As of September, builder confidence for newly built single-family homes remains solid at 67 on the National Association of Home Builders/Wells Fargo Housing Market Index (HMI).

“Despite rising affordability concerns, builders continue to report firm demand for housing, especially as millennials and other newcomers enter the market,” says NAHB chairman Randy Noel. “The recent decline in lumber prices from record-high levels earlier this summer is also welcome relief, although builders still need to manage construction costs to keep homes competitively priced.”

“A growing economy and rising incomes combined with increasing household formations should boost demand for new single-family homes moving forward,” says NAHB chief economist Robert Dietz. “However, housing affordability is becoming a challenge, as builders face overly burdensome regulations and rising material costs exacerbated by an escalating trade skirmish. Interest rates are also forecasted to keep rising.”

The National Association of Home Builders/Wells Fargo Housing Market Index is derived from a monthly survey that gauges builder perceptions of current single-family home sales and expectations for the next six months. They can rate conditions as “good”, “fair” or “poor”. The survey also rates traffic of prospective buyers as “high to very high,” “average” or “low to very low.” All the scores are used to calculate a seasonally adjusted index, where any number over 50 indicates that conditions are viewed as more “good” than “poor”.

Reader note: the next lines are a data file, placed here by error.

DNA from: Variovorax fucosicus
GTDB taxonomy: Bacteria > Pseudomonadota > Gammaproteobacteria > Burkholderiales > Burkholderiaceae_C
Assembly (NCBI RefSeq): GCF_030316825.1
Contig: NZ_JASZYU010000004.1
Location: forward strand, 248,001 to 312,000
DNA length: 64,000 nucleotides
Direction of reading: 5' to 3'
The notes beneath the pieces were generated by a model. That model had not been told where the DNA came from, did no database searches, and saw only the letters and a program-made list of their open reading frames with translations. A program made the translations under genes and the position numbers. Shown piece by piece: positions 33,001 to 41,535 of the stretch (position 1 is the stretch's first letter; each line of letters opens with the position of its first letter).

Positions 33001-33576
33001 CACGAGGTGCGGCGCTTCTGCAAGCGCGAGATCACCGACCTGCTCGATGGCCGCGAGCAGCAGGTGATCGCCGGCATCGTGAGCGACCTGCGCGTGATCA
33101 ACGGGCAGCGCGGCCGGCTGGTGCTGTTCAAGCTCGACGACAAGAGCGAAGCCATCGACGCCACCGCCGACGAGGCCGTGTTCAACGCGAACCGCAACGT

The HMI index measuring current sales conditions rose one point to 74, while the component measuring expectations for the next 6 months rose 2 points to 74 and buyer traffic remained at 49.

For regional scores, the Northeast rose one point to 54 and the South remained at 70. The West moved down 1 point to 73 and the Midwest moved down 3 points to 59.

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